Mitigators are the opposite of intensifiers. When we want to make an adjective less strong we use these words:
fairly - rather - quite
By the end of the day we were rather tired.
The film wasn’t great but it was quite exciting.
and in informal English: pretty
We had a pretty good time at the party.
We call these words mitigators.
When we use quite with a strong adjective it means the same as absolutely:
The food was quite awful. = The food was absolutely awful.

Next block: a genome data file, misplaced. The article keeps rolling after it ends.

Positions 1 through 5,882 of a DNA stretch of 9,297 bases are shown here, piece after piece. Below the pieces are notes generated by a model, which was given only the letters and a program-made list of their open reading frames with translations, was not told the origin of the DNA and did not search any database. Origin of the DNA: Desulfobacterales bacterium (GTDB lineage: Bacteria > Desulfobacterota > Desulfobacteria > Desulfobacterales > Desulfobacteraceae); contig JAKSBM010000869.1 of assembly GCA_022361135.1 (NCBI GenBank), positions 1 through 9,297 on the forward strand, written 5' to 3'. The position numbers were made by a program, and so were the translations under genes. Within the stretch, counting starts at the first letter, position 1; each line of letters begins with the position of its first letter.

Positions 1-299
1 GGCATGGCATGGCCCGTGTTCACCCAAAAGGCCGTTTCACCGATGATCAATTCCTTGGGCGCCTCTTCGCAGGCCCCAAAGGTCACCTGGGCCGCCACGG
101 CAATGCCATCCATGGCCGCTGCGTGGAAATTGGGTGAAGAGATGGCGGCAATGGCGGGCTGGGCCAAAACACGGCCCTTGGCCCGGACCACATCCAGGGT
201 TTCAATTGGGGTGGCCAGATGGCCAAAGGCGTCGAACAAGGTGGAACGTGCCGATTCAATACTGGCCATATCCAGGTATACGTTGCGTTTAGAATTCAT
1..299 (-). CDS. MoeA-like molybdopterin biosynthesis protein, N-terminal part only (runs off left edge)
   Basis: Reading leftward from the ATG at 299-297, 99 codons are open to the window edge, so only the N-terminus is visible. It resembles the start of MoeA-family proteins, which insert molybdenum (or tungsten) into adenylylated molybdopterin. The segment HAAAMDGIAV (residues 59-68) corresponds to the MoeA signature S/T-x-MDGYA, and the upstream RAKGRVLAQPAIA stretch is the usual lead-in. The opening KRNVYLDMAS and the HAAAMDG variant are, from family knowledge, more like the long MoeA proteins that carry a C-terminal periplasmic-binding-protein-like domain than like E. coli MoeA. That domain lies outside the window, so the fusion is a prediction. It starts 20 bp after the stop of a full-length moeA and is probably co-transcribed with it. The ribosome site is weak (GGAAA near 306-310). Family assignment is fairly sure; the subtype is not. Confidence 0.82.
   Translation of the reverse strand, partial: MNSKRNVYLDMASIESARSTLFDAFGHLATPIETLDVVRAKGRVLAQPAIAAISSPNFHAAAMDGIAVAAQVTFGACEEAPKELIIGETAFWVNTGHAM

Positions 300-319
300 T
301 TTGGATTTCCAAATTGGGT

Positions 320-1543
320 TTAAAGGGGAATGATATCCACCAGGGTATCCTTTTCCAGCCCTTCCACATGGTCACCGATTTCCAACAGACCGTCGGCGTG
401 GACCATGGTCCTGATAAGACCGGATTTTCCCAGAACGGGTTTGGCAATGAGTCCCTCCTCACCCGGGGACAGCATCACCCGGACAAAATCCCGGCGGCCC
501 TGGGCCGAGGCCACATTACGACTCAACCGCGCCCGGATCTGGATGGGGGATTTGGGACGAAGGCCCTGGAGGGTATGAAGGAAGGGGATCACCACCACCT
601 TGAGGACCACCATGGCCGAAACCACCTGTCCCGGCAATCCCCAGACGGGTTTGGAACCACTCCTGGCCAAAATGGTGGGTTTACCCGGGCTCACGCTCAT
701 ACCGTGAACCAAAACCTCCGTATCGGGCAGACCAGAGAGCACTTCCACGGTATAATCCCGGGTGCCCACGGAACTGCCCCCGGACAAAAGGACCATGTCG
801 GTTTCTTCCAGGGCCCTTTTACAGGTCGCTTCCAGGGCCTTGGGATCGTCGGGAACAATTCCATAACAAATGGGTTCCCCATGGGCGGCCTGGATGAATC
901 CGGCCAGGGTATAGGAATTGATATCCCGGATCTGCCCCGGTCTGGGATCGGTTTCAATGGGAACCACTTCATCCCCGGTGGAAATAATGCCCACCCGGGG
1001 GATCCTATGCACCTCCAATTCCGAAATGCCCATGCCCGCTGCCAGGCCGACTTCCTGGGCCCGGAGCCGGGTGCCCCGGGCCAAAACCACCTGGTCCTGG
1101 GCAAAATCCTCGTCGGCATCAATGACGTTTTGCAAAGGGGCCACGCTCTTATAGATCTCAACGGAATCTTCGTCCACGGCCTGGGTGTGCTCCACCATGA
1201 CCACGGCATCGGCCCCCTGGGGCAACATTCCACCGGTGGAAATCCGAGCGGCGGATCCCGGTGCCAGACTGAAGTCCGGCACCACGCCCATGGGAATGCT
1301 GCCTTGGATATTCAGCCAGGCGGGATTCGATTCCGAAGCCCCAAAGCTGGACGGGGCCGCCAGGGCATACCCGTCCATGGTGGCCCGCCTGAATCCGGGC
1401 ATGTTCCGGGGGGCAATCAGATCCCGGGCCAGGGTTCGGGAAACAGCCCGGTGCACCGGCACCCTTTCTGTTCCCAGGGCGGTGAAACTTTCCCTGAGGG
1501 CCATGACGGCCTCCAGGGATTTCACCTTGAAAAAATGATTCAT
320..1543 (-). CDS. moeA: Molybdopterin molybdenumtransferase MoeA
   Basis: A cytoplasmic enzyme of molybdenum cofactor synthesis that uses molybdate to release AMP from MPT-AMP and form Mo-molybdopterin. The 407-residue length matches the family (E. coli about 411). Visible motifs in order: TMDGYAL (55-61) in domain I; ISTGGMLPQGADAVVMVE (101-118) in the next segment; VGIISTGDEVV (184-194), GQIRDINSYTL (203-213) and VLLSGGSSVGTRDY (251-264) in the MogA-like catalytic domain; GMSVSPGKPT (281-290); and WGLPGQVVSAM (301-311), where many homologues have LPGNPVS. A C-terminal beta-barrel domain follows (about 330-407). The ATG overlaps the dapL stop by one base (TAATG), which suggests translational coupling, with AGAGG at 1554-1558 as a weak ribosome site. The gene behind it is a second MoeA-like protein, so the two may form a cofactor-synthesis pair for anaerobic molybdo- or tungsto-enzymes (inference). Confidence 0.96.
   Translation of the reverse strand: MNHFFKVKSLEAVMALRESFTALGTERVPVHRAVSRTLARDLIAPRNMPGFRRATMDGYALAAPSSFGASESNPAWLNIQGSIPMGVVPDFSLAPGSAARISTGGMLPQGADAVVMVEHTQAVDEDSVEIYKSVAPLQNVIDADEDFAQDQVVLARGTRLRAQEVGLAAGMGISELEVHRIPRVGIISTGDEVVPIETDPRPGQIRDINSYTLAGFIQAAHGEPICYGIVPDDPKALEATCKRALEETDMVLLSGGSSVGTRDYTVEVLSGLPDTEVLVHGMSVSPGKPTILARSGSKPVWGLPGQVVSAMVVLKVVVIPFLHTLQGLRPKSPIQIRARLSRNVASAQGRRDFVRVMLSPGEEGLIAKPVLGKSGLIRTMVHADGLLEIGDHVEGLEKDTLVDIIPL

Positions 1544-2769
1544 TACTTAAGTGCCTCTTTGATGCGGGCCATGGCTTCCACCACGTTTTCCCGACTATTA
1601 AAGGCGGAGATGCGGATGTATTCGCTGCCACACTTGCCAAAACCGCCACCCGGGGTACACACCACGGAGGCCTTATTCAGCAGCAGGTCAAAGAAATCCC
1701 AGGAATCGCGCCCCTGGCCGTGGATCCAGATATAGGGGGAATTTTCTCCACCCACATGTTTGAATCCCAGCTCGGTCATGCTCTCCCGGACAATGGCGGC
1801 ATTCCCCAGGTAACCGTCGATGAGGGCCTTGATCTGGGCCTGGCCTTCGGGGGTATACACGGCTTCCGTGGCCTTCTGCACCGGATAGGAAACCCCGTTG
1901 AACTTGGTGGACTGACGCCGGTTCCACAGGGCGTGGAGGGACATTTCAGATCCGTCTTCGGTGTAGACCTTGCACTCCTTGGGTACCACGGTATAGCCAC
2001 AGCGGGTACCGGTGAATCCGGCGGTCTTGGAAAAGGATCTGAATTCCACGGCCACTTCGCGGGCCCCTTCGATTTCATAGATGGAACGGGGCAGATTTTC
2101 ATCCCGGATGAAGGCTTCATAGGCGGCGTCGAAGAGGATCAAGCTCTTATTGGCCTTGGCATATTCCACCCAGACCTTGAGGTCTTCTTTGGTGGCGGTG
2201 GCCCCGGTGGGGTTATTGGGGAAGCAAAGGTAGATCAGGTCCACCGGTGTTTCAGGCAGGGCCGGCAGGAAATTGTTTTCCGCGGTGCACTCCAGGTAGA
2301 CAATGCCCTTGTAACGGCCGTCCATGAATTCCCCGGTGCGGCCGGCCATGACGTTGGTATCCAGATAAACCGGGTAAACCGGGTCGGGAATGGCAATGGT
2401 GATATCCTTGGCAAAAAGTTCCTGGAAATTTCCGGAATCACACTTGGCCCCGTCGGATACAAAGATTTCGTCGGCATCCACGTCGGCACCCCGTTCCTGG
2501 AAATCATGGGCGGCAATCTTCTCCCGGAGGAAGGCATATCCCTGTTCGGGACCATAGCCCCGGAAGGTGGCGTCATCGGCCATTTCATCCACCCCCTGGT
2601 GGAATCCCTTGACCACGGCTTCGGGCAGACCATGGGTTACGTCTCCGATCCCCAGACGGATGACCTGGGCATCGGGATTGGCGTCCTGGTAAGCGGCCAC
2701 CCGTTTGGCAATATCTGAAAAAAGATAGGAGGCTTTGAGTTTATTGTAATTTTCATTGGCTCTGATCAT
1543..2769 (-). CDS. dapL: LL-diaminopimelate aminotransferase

Mitigators with comparatives:
We use these words and phrases as mitigators:
a bit - just a bit - a little - a little bit - just a little bit - rather - slightly
She’s a bit younger than I am.
It takes two hours on the train but it is a little bit longer by road
This one is rather bigger (than the other one).
We use slightly and rather as mitigators with comparative adjectives in front of a noun:
This is a slightly more expensive model than that one.
This is a rather bigger one than the other.
Adjectives as intensifiers:
We use some adjectives as intensifiers:
total - complete
utter - perfect
He’s a complete idiot.
They were talking utter nonsense.
… but we do not say:
The idiot was complete. The nonsense they were talking was utter.